For the people who follow racing, they know that it’s a fun-filled event chock-full of adrenaline, gasoline and checkered flags.
For those who haven’t been to a racetrack, it may seem intimidating, like something that is geared only to people who are mechanically inclined. The truth is, racing truly is for everyone – and fun for all ages, if done right.
Here are five ways to get the most out of the trip to the track:
1) Ear Protection: Make sure that everyone in your group has some form of hearing protection. The faster cars go, the louder they get. So instead of suffering hearing loss from a race, or spending your time with your fingers jammed in your ears, bring enough earplugs and headphones for the whole group.
2) Butt Cushion: The bleachers are great for seeing the race, but can be awful on your posterior. Pack a cushion or pillow to sit on – your backside will thank you in the end.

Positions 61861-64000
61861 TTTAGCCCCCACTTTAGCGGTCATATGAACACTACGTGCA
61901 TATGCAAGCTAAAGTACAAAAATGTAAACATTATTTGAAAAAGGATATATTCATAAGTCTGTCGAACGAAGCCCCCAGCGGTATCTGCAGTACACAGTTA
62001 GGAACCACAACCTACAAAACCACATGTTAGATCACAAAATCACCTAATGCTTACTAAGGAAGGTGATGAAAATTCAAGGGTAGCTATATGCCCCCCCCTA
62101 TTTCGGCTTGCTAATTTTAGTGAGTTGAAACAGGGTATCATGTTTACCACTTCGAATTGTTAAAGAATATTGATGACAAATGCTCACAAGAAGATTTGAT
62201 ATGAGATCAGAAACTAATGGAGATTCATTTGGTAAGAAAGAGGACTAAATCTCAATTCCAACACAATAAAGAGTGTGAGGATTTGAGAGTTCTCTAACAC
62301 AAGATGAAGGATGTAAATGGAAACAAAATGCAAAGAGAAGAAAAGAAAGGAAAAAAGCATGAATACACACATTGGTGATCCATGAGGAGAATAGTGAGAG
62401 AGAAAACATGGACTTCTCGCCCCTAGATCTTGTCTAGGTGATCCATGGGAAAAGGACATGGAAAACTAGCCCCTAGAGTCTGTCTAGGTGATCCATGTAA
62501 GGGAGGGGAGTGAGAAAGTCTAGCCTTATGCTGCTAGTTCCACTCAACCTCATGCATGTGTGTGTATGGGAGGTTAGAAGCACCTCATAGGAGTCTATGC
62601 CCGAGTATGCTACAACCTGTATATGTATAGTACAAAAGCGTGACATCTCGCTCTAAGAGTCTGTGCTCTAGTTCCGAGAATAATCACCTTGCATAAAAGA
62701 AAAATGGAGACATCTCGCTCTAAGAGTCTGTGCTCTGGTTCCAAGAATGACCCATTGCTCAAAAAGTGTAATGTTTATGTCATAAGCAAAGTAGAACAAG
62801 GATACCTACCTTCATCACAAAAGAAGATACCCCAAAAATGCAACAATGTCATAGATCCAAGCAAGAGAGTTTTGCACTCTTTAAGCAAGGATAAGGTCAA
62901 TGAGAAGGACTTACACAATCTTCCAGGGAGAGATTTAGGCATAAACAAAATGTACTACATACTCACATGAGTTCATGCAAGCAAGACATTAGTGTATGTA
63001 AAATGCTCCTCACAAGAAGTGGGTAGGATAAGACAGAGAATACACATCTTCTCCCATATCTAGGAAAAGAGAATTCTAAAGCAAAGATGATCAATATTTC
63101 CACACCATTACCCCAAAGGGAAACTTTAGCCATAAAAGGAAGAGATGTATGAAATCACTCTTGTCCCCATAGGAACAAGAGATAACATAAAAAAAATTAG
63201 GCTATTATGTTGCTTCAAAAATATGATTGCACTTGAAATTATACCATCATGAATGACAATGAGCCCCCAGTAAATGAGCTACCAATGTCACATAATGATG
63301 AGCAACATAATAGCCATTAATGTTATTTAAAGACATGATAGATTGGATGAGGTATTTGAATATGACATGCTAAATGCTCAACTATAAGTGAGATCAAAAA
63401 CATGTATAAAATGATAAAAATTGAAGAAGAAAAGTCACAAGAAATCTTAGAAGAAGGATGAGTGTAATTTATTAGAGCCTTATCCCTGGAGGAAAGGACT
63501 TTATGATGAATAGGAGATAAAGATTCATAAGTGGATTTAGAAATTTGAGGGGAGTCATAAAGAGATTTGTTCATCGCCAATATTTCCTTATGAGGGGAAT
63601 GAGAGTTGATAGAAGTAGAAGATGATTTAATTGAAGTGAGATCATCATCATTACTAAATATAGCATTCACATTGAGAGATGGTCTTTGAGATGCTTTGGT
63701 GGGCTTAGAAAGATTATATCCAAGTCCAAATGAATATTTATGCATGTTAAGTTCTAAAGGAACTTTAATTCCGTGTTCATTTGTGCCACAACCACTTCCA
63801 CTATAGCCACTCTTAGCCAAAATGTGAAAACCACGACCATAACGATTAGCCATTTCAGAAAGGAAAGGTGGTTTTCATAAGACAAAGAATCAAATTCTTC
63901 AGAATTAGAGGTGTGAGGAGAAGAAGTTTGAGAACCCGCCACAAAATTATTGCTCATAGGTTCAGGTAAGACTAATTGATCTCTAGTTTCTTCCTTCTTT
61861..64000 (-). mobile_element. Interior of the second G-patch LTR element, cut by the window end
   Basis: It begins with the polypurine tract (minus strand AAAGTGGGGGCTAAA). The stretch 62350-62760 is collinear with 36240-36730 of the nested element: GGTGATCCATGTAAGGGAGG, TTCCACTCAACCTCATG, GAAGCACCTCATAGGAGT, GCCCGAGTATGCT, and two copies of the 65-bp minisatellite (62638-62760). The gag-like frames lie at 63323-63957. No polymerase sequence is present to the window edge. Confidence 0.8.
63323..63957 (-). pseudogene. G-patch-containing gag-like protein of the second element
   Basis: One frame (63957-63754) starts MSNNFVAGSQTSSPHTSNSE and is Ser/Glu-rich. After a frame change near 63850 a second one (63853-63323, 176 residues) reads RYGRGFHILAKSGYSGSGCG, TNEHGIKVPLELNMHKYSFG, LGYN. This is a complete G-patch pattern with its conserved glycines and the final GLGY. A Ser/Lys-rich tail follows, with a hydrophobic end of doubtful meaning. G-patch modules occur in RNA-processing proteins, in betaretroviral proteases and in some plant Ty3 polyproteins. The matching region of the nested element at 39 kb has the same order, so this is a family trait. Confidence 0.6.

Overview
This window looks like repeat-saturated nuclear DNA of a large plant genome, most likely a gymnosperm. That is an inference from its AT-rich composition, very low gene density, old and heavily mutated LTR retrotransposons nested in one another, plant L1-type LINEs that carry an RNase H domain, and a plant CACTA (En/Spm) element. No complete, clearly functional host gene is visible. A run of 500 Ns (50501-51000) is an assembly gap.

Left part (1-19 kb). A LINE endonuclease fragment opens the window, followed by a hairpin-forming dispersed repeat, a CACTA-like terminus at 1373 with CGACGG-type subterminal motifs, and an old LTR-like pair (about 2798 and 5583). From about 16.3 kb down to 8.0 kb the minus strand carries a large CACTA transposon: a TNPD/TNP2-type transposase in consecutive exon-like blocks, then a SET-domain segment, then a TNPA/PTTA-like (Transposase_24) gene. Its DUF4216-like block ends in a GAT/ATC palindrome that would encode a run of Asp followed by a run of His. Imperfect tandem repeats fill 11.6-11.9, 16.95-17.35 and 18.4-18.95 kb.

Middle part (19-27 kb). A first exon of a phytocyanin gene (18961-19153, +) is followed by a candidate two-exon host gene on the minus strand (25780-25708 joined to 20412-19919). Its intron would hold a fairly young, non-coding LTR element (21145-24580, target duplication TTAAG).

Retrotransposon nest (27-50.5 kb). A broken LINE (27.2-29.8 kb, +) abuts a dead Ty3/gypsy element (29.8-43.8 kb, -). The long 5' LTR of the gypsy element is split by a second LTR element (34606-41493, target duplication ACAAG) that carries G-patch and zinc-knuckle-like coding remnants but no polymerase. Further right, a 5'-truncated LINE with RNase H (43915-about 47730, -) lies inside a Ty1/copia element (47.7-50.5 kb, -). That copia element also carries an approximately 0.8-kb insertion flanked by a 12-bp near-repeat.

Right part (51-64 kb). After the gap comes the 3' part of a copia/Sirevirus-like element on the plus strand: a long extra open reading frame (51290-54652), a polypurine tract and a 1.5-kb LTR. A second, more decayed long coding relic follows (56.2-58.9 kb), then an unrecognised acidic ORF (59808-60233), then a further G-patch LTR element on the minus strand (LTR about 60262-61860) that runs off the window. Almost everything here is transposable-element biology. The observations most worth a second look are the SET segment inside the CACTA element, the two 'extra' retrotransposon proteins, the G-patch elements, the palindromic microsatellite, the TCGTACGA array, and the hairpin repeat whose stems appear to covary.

3) Grab a Program: It’s fun to familiarize yourself with the cars and the drivers before the race. That way, you can choose who you think will win before the green flag drops. You also will get to know the friends of the track, and the businesses who support the races.
4) Pick Your Car: Choose one car that you think will win before the race. Make them your choice for the night. Have a playful bet with the people that you’re with – your car will beat their car. It’s fun to choose at the beginning of the night…nothing is scripted so you never know what will happen. Sometimes, you’ll be the big winner – other times, you won’t! That’s the fun of live racing.
5) Remember to Stay Late: After the races, the great tracks in our area open the pit areas to the public so they can meet the drivers and get autographs. Plan to take some time after the races to meet the drivers and crew. They are always happy to meet you, and welcome you to the family of racing drivers and enthusiasts.
“The most important thing,” says Allison Wagner of Laird Raceway, “is to remember that racing isn’t just for a certain type of person. It’s fun for the whole family.”